Out of the 1,112 qualified students admitted, 896 met the registration deadline and were made up of 687 males and 209 females.
The Vice Chancellor described as encouraging the number of women admitted to pursue various programmes but pointed out that, it would have been ideal if it had been “a 50:50 enrolment ratio for male and female”.
He reminded the students to make profitable use of their undergraduate years at the university, saying the period should be used to cultivate a life that would reflect in their future endeavours – the kind of intellectual, moral, ethical and professional foundation laid.
He also told them to become “scientifically literate to participate in a world where the advantages and limitations of science and technology will be critical topics of public debate throughout your lives”.
They needed “to sharpen their quantitative reasoning skills to be successful in today’s world”, he added.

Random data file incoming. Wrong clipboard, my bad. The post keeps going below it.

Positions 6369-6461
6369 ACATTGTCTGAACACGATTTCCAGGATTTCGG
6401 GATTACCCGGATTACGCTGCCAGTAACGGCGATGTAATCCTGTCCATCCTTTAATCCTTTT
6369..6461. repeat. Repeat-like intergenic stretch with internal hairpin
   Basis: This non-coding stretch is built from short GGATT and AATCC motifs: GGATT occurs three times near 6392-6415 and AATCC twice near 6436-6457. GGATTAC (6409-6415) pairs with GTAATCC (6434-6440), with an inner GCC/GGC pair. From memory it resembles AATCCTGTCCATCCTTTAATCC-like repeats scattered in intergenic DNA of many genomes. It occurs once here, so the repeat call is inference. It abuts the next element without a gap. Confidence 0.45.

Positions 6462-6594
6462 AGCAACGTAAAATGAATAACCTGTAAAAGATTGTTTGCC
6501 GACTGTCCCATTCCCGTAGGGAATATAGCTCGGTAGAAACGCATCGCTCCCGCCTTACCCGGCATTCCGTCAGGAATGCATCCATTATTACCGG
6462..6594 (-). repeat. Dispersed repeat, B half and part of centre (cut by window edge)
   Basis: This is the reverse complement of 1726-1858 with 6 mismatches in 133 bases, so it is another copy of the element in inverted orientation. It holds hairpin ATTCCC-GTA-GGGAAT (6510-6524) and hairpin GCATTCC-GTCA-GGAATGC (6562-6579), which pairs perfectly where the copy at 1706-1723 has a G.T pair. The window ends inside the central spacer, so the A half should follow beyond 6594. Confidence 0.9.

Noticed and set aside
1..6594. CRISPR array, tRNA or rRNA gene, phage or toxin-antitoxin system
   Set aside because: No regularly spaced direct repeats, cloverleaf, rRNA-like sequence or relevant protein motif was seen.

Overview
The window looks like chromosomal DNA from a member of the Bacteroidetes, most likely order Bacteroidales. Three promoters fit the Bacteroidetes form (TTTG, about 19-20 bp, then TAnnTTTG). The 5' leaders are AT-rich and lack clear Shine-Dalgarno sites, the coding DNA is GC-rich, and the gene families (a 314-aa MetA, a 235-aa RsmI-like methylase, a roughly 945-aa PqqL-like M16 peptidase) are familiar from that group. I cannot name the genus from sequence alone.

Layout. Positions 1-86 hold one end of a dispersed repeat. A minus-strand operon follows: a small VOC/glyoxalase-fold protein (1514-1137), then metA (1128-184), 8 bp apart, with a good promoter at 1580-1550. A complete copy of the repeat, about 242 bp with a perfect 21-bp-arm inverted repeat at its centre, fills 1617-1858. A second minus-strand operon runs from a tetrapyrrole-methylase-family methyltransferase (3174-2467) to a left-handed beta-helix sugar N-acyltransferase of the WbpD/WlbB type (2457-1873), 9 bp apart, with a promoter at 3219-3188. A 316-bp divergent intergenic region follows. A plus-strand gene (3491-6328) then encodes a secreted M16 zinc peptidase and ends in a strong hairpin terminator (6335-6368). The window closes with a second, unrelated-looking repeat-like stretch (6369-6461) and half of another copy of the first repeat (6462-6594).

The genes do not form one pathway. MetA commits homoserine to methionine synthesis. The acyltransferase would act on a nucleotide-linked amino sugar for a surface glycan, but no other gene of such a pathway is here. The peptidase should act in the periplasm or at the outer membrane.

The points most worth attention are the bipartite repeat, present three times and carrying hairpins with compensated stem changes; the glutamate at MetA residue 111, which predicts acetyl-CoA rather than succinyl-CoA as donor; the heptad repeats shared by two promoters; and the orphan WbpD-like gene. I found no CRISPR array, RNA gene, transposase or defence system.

Prof Avoke again asked that they took advantage of the opportunity offered them by the university to broaden their outlook and expand their understanding of society to enable them acquire the necessary knowledge and skills to launch their professional careers as teachers, educationists and researchers.
Additionally, they should practice good hygiene and exercise, something he said, “would enable them to have the mind to learn and achieve as scholars”.